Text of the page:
The Boeing/Darlene Druyun affair was one of the very few fraudulently induced contracts I’ve ever seen or heard of in my life in the Government acquisition business on both the Government and contractor sides of the fence.  (Recall that the Boeing leased tanker program did not involve a fraudulent selection of one contractor over another although it may be argued that the effect of the fraud was the same.  Perhaps more relevant is the fact that the Druyun affair turned on old fashioned self-dealing — a high paying post-employment job in exchange for favorable procurement treatment — not "politics.")

Almost all of the so-called fraud, waste and abuse cases we used to read about in the ’80s (and which generated more heat than light) involved post-award performance issues, particularly arcane cost accounting practices, e.g., the earliest date progress payments may be billed to the Government, the proper accounting for proposal costs, etc., and not pre-award selection issues.  To the extent that influence may be a factor in a source selection process (by which only a fraction of DOD’s acquisition dollars are obligated by the way), it is done in the trenches at the requirements and award criteria development levels.  These people are typically highly trained and skilled engineers and acquisition professionals from a variety of disciplines. They are, almost without exception, trying to do an honest job of selecting the best weapon system they can with the money available in the interest of the defense of the United States against foreign military threats.  That may come as a bizarre motivation to some, but it happens to be the keystone truth of this entire discussion.  To the extent the source selection folks are influenced by competitors, the influence is bona fide and critical to the selection process.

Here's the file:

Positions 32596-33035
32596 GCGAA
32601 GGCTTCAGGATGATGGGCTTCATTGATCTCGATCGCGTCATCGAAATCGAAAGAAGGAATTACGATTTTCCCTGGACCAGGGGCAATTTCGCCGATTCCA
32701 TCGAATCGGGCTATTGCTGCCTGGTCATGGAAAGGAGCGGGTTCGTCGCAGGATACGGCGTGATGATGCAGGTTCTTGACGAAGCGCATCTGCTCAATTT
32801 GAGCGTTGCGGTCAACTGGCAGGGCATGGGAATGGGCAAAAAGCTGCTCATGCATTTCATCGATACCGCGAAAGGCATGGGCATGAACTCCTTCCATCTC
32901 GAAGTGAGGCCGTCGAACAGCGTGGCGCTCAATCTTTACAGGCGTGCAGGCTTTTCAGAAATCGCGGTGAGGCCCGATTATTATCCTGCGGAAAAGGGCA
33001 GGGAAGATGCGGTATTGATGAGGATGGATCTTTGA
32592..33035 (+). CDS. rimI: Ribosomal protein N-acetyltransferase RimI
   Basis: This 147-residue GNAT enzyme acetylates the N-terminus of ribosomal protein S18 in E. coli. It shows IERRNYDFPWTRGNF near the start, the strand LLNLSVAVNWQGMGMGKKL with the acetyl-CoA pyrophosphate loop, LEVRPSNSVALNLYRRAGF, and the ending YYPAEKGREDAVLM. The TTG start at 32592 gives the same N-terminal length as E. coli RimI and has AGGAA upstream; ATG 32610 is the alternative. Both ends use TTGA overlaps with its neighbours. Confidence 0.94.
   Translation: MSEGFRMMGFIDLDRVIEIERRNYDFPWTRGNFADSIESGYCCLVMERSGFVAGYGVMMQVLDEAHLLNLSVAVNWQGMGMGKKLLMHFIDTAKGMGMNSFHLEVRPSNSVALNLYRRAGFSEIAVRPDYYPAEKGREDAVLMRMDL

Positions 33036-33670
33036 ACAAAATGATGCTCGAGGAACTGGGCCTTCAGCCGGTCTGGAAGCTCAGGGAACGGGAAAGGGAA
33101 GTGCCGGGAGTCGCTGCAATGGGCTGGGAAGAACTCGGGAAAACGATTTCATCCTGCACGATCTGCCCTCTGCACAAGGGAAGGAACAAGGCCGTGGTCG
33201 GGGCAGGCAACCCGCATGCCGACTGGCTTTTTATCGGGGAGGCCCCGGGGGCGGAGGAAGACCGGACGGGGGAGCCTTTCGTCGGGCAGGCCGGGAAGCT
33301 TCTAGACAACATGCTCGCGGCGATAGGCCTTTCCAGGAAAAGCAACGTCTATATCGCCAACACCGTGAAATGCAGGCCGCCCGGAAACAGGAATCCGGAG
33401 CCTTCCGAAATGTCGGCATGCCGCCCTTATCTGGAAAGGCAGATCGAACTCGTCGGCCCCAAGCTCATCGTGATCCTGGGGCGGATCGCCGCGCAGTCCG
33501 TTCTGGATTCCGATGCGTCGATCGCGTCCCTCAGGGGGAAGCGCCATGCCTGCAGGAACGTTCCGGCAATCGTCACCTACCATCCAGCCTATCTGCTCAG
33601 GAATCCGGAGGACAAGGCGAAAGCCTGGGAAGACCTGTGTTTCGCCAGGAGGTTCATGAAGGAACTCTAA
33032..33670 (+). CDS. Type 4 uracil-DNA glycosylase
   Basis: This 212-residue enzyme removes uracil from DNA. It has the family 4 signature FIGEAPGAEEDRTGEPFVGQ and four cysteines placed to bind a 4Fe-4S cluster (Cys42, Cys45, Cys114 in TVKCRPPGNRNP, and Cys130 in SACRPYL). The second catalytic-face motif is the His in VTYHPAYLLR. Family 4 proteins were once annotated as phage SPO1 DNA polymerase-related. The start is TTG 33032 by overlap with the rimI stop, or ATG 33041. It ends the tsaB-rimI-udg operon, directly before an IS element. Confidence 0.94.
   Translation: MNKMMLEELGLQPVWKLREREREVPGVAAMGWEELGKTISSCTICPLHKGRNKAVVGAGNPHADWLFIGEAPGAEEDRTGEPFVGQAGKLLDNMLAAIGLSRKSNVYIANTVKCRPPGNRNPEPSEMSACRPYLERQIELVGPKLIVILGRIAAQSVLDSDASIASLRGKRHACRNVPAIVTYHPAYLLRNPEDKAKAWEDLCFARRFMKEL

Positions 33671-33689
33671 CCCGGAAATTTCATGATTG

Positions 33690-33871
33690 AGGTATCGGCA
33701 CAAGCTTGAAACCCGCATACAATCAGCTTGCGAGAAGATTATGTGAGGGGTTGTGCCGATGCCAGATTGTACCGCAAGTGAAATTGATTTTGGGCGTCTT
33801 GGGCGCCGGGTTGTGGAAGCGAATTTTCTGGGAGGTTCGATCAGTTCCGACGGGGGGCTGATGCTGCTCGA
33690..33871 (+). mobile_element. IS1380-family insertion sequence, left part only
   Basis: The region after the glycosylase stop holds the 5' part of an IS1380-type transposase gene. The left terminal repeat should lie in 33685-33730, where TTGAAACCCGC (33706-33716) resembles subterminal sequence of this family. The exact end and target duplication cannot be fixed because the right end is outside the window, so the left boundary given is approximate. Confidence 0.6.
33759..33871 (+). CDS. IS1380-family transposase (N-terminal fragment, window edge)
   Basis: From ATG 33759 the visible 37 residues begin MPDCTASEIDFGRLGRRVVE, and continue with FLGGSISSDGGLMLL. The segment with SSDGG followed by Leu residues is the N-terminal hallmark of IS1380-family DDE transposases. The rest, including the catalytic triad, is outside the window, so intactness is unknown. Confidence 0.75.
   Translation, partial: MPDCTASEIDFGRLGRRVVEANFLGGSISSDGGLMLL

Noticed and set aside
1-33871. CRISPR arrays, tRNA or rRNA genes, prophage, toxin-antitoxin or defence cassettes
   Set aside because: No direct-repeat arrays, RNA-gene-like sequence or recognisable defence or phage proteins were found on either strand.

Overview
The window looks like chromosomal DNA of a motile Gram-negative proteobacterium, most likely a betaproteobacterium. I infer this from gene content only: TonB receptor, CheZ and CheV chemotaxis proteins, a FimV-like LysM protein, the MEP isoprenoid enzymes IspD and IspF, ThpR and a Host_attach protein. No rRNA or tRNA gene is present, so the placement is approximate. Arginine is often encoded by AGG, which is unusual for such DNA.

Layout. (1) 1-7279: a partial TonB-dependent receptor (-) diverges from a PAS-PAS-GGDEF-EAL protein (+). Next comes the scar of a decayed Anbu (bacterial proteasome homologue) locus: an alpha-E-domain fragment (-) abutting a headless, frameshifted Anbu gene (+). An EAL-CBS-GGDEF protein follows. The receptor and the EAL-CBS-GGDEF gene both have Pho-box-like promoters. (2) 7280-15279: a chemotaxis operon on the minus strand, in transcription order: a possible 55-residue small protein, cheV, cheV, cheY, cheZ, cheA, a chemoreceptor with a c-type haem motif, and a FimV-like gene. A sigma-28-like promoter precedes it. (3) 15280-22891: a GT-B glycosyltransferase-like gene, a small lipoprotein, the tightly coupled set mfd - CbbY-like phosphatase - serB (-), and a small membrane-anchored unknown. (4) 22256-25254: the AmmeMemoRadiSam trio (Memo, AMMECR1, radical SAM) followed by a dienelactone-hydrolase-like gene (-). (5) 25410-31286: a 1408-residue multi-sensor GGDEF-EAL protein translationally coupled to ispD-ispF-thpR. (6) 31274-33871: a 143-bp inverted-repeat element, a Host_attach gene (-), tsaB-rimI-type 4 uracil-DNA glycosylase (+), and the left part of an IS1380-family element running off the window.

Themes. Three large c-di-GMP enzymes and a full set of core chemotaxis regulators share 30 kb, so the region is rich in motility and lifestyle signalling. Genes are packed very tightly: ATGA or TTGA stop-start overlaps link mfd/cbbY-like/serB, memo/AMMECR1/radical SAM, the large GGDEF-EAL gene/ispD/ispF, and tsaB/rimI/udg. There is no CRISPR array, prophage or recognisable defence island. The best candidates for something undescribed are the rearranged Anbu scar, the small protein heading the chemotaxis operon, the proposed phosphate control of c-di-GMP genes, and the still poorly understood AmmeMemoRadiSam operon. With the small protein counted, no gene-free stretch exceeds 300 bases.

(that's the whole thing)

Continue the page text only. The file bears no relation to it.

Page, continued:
As for contracts awarded by sealed bid or competitive negotiation, which typically involve logistical support goods and services, and where most of the procurement dollars are obligated, award is invariably made on the basis of low price, assuming the product meets well defined technical parameters and delivery requirements. If the process should go awry for whatever reason, including unnecessarily restrictive specifications, the protest route is available to the disappointed competitors.  In my experience, those competitors are not reticent when it comes to availing themselves of the relatively inexpensive GAO remedy.  In the occasional case where a supplier may unjustifiably gain a sole source foothold, fraud is rarely the explanation.  In any case, such examples involve very low dollars in the big scheme of things, albeit the tanker case is a large dollar example of just such an instance and where criminal conduct was, indeed, involved.  Bear in mind, however, that it was Sen. McCain who blew the whistle in that case  — which tends to undermine the authors’ premise about improper Congressional influence.

As for subcontracts, where most of the action lies when it comes to the disbursement of federal procurement dollars, the authors provide no discussion whatever. I cannot even conceive of a scenario whereby a subcontractor’s board member influences, by way of DOD or Congressional interference, the procurement decision of the next higher sub or prime to its customer’s profit detriment.

The bottom line, if the study’s implications are true, is that the payoffs in money and favors would be enormous given the number of people on the take and the number of bribers.  The U.S. acquisition process, while certainly not free of corruption, is not conducted at the level of corruption seen in the third world and posited by the study’s implicit conclusions.

Click here to view a PDF copy of the study.